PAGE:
By the time Wendy Spencer Davis turned 16, she had lived in New York City; Long Island, NY; Mobile, AL; and Philadelphia, PA. Throughout her moves, one thing she learned, Wendy recalls, is to “adjust, adjust, adjust.” This lesson from her youth continues to serve her well.
In addition to adjusting, Wendy threw herself into activities that gave her joy. From marching band and choir, to cheerleading, Wendy was an active and talented student. In fact, coming out of high school, she was even invited to join the Philadelphia Eagles cheerleading squad.
Wendy met her husband of 48 years when they were both at Virginia State College. She went on to teach health and physical education in the public school system in Philadelphia for 41 years. There, Wendy loved mentoring and coaching students as well as putting on performances.
In 2016, that all changed. A stray soccer ball slammed into her. It hit Wendy directly in the face, throwing her head up against a wall. "The doctor looked at my eyes and said, ‘A Mack truck must have hit you!'" Over time, her vision faded.
An assistant principal told Wendy he would find help for her. Someone from the New Jersey Commission for the Blind came to the school and worked with her.
"I was, at first, ashamed because I thought I was going to be weak. I couldn't do what I needed to do. But then he reminded me that all I needed was a little bit of help and a support team, and everything would be fine."
At the same time, however, one of Wendy’s daughters approached her with another reality. "Mommy, Daddy's not well. You need to retire," was the news.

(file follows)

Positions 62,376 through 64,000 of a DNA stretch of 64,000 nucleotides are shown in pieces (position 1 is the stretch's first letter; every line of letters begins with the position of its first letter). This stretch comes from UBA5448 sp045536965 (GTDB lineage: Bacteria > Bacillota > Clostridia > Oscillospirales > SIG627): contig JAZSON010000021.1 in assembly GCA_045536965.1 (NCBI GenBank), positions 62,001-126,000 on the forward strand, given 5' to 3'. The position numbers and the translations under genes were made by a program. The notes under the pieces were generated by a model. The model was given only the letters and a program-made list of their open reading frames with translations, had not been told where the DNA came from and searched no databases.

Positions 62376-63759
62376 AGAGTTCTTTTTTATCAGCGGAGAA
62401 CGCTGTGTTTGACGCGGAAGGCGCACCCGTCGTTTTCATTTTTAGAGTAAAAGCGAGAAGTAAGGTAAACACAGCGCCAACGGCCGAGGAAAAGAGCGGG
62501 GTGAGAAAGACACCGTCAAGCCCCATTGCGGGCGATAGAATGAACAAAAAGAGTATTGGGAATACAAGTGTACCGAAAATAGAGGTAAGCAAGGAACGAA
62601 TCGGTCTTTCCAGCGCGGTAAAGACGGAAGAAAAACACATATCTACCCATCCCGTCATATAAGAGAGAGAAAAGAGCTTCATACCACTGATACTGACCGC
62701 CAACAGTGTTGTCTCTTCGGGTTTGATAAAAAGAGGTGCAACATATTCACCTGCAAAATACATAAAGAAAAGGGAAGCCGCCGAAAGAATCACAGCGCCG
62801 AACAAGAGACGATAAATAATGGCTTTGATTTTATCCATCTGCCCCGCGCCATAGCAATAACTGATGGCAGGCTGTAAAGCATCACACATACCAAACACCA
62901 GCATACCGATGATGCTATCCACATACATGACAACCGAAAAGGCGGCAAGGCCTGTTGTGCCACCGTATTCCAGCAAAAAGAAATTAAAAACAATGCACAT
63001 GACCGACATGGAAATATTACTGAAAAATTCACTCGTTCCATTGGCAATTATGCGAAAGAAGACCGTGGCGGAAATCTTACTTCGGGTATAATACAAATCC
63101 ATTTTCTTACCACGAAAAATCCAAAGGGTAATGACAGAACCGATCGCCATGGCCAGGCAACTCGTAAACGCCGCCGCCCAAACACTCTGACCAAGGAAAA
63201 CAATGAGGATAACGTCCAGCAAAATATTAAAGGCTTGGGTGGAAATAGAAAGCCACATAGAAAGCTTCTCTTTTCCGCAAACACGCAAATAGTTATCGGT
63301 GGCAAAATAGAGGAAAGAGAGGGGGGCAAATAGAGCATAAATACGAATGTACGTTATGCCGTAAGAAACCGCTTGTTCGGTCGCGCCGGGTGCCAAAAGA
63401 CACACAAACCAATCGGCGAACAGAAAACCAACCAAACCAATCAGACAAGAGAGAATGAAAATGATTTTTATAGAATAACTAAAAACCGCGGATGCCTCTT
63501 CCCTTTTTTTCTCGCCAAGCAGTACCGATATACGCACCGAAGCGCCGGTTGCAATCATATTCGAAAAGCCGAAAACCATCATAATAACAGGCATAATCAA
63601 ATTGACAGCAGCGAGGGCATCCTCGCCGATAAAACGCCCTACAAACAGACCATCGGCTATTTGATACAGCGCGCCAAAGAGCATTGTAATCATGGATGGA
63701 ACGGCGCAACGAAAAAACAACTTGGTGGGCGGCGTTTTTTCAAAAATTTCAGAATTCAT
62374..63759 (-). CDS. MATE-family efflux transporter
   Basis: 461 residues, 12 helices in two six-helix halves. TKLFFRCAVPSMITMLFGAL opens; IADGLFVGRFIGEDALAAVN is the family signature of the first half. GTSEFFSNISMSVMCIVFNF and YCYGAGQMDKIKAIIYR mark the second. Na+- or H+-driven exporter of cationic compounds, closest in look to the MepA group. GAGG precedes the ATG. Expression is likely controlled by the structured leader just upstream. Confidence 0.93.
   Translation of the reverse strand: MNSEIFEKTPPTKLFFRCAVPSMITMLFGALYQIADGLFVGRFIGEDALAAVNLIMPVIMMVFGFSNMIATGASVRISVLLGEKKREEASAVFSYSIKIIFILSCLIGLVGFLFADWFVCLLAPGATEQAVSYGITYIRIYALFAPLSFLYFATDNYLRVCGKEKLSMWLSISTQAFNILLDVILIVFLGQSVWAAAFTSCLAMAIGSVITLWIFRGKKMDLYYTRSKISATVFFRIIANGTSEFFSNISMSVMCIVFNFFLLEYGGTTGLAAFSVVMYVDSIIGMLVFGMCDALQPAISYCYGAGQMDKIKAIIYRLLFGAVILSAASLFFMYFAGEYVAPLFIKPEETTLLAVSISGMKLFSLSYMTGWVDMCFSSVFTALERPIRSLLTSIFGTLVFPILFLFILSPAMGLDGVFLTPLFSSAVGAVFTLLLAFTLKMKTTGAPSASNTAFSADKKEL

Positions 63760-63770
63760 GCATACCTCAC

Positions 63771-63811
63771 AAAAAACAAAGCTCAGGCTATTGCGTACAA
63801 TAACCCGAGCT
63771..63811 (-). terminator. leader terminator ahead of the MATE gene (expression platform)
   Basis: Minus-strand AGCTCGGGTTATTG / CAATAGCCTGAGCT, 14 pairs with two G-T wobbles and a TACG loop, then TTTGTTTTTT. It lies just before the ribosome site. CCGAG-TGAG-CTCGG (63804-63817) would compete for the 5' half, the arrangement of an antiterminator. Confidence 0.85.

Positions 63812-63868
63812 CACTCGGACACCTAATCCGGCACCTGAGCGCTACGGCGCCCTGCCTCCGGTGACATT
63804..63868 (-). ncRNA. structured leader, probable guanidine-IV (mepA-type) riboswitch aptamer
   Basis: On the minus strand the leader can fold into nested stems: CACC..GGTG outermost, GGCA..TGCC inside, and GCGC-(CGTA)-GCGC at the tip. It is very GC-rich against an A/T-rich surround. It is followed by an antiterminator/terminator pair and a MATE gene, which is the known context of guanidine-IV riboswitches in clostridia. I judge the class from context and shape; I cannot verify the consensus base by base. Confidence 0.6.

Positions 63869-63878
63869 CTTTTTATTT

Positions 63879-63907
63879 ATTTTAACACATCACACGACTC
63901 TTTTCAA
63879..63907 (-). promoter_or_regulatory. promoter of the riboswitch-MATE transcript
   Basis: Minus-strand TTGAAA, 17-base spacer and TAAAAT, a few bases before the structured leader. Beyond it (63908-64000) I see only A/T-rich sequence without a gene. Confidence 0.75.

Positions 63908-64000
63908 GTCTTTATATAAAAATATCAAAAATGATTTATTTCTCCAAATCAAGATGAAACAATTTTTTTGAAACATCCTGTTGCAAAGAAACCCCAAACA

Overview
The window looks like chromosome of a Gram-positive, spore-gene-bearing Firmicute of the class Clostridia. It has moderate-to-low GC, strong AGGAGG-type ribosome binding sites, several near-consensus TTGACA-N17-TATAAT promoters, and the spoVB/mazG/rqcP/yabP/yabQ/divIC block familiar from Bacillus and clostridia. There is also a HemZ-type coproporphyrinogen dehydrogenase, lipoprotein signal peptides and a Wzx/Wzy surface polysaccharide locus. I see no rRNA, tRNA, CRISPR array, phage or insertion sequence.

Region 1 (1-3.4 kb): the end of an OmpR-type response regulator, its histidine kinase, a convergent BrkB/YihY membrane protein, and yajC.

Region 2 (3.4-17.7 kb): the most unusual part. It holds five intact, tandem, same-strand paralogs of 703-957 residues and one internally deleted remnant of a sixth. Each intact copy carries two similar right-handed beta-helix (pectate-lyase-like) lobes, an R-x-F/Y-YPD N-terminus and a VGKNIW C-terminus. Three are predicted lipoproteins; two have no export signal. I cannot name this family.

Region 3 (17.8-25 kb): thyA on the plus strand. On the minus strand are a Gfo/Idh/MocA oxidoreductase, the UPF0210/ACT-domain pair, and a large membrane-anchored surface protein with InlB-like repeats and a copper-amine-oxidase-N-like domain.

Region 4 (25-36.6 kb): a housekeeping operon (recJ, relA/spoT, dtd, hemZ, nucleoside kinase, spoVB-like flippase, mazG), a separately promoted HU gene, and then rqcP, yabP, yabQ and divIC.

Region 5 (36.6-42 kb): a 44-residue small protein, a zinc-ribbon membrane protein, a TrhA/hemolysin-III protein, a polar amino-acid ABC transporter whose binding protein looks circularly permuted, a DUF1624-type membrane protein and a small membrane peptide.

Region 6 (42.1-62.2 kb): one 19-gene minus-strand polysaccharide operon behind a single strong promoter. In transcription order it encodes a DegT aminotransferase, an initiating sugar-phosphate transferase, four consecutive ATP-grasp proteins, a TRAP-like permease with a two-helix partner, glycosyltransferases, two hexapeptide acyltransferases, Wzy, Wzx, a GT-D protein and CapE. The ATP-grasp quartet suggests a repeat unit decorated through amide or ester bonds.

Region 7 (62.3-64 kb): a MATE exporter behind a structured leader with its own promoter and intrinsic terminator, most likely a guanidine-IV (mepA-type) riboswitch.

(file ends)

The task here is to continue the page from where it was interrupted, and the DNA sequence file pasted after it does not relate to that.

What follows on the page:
So Wendy did retire to care for her husband and later her daughter who was diagnosed with metastatic breast cancer. Both have since passed away; her "angels in the outfield," as Wendy likes to call them.
Through it all, Wendy kept adjusting and learning. She took classes on how to use an iPhone, even if she couldn’t see the screen too well anymore. In fact, it was from a call to the accessibility team at Apple that Wendy first heard about Hadley. Wendy’s daughter helped her sign up, and she hasn’t looked back since.
"I have really attached myself to everything that Hadley is offering," Wendy tells us. "I’ve learned the iPhone. I’ve signed up for all the discussion groups. And now I’m learning braille. I'm amazed at my own progress. I realized that good teachers are good students, and I want to learn."
For those people who are new to vision loss, Wendy has some advice. "You need to grieve the loss of your sight. Then, you must decide, 'I can do this.’ Then, just don’t give up. Tell yourself over and over again that you can do it. And the Hadley people are there to help you and encourage you along the way," Wendy advises.
Wendy is part of Hadley’s Peer-to-Peer program and was also featured on our Hadley Presents podcast. For all her contributions to the Hadley community, Wendy was named a Hadley HERO.
Thank you, Wendy!